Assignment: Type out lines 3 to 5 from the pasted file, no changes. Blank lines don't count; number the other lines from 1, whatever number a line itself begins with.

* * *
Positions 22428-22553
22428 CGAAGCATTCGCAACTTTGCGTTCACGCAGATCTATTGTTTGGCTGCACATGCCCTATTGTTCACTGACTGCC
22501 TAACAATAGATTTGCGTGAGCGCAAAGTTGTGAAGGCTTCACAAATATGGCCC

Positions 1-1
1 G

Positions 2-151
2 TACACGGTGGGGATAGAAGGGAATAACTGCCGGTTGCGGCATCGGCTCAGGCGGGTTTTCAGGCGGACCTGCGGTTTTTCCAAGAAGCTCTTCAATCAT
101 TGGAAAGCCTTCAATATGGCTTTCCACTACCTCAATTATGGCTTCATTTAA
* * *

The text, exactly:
22501 TAACAATAGATTTGCGTGAGCGCAAAGTTGTGAAGGCTTCACAAATATGGCCC

Positions 1-1
1 G